Are You Unhappy With Your Advisor?

By: Susan L. McGee, RFC®, Senior Vice President, Wealth Management Consultant
With everything going on with the economic recovery and the markets, the last thing you need right now is a financial advisor who doesn’t understand the “big picture” when it comes to your wealth management and financial planning strategies. It’s about more than just increasing the size of your portfolio when markets are good and managing investment risk when they’re not – and if your financial needs are not being met beyond just making money, it may be time to look for a new advisor.

Unhappy with Your Advisor?
GETTING TO THE ROOT OF THE PROBLEM AND FIXING IT
With more and more people investing money in the markets these days, financial advisors have become increasingly aggressive and competitive in trying to capture your business. If you’re unhappy in your current relationship with your advisor, likely there’s more than one reason this is the case.

Maybe you’re not comfortable with your advisor’s recommendations because you’re not confident in his or her knowledge in a particular area, or maybe you don’t have as much time to devote to your investments as you’d like. Either way, it’s important that your financial advisor thoroughly explains recommendations in a language you can understand, presents thoughts and ideas aligned with your goals, and recommends strategies that are in your best interest.

Why Do Investors Switch Advisors?

If not, he or she may not be the right financial professional for you. Answering the following five questions may help you find an investment advisor who is a better fit for your circumstances, lifestyle, and long-term financial goals – regardless of where you are in your life’s journey.

1. HOW WELL DOES THE ADVISOR UNDERSTAND YOUR FINANCIAL AND LIFE GOALS?
An advisor who is a financial partner will work to take into account your big picture and strive to help you stay on track and adjust to life as the market changes. Your advisor should take the time to listen to your vision and goals, ask detailed questions about your fears and concerns, and find out what matters most to you and your loved ones. If an advisor is more focused on beating an index than understanding your personal circumstances band reaching your future goals, you may want to keep looking.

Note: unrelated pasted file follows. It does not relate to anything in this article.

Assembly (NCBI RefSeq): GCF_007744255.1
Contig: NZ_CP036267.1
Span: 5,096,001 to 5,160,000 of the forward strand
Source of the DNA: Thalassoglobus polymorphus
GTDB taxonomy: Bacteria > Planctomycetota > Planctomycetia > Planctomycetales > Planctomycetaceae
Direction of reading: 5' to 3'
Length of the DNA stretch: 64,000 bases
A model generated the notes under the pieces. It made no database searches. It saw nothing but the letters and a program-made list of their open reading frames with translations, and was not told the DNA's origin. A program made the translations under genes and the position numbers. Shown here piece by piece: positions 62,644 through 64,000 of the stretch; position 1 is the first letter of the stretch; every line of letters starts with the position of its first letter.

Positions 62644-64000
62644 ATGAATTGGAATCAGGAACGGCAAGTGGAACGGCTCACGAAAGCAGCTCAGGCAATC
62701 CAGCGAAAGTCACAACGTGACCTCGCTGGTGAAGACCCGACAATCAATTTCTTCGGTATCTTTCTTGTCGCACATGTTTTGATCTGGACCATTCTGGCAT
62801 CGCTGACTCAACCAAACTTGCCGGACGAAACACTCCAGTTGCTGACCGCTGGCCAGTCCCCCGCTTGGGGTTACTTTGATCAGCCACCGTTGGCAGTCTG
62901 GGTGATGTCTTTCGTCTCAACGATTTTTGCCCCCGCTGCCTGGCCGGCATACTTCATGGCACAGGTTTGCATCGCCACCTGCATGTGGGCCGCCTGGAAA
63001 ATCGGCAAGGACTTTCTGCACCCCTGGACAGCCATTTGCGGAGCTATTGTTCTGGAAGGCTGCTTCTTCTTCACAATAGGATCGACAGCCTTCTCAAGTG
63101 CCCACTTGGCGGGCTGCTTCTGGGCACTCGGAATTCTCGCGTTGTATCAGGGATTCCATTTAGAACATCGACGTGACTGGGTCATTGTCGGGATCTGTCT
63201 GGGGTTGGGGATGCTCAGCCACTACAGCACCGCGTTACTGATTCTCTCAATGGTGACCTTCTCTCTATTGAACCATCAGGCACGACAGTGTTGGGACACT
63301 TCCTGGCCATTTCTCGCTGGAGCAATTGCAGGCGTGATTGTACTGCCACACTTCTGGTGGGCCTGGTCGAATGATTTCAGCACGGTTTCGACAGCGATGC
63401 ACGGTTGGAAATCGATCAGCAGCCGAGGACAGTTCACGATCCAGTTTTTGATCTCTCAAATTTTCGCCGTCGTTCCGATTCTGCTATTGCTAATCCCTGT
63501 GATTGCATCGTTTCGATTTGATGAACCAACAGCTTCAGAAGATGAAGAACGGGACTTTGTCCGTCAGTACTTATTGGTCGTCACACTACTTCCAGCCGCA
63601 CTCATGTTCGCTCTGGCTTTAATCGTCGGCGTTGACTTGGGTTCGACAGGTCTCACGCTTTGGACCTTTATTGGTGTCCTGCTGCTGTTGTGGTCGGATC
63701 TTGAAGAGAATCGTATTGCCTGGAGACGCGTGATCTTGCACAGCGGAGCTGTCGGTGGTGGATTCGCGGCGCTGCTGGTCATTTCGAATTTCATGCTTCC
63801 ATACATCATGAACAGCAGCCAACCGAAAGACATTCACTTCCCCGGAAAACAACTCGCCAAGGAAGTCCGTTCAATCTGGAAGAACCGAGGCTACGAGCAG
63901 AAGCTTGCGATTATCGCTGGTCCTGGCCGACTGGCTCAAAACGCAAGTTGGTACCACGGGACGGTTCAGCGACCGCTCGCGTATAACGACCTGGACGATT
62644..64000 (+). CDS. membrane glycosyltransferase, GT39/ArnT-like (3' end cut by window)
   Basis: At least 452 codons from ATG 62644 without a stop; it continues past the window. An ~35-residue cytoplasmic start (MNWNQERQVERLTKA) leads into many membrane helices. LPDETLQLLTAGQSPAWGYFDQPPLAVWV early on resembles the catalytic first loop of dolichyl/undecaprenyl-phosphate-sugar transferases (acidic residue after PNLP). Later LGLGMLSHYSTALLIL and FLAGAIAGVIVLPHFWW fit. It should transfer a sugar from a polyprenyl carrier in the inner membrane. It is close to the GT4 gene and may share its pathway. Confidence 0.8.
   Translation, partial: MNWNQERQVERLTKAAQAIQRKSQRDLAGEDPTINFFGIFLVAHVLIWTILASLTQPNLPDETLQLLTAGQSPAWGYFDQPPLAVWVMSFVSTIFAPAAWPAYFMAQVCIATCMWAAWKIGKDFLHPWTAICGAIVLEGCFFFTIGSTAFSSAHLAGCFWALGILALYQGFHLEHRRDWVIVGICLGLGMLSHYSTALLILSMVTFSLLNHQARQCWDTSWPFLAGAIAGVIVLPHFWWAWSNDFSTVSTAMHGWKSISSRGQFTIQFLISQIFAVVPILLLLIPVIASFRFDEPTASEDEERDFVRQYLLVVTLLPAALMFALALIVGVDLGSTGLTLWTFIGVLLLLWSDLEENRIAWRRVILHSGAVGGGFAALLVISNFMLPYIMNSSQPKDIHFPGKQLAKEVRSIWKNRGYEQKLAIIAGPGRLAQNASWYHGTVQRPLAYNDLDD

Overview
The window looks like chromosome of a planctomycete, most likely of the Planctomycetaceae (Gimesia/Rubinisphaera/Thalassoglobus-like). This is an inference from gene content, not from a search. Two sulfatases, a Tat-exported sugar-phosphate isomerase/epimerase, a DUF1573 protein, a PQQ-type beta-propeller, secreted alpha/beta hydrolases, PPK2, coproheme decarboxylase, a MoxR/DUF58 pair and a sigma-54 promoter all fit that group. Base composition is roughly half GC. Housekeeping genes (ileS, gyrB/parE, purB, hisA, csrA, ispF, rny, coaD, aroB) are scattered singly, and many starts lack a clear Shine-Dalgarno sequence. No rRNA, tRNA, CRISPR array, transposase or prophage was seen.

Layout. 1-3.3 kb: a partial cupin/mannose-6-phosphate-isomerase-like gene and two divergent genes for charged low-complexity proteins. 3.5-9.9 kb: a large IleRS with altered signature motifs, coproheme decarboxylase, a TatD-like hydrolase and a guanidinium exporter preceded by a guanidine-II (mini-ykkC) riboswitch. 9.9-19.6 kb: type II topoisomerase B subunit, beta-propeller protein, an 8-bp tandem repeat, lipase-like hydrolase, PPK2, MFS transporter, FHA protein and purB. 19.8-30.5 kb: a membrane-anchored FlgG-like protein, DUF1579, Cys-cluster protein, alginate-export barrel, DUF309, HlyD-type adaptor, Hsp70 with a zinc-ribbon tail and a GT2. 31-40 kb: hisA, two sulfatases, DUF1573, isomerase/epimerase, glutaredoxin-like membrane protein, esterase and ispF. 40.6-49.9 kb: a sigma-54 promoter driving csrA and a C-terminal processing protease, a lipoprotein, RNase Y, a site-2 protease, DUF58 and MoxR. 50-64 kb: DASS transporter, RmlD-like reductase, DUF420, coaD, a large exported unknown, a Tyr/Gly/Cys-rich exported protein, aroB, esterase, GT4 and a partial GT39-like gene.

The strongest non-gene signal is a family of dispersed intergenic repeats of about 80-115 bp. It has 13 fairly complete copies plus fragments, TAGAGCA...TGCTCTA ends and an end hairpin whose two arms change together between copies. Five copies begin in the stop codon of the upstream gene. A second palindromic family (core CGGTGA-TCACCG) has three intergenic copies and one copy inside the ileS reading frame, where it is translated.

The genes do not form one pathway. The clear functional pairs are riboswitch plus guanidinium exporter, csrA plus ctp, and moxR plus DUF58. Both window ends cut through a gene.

2. HOW ACCESSIBLE IS THE ADVISOR?
Getting answers to your questions in a timely fashion is important. If an advisor only communicates once a year via email or is not readily accessible to meet with you (and/or your spouse/partner) in person or virtually, that’s a red flag. Work with someone who is responsive and has an informed supporting team who can address your questions in the event the advisor is unavailable.

3. WILL THE ADVISOR MEET YOUR CHANGING NEEDS OVER TIME?
Your world is different today than it was ten years ago, and it will be different in another ten years. That is why it’s important that your advisor periodically reviews your investment plan and recommends updates based on changes in the market and in your life. It’s also helpful to work with an advisor who offers access to a broad range of financial services – that meet your needs today and in the future.

4. WILL YOU RECEIVE INVESTMENT SOLUTIONS THAT MEET YOUR NEEDS?
Some investment firms, and advisors, promote off-the-shelf investment solutions designed to accommodate the needs of large groups of investors. These programs may not meet your unique asset allocation and diversification needs. Look for an advisor who will take into account your income needs, tax situation, time horizon, risk tolerance, and financial goals.

5. HOW IS THE ADVISOR COMPENSATED?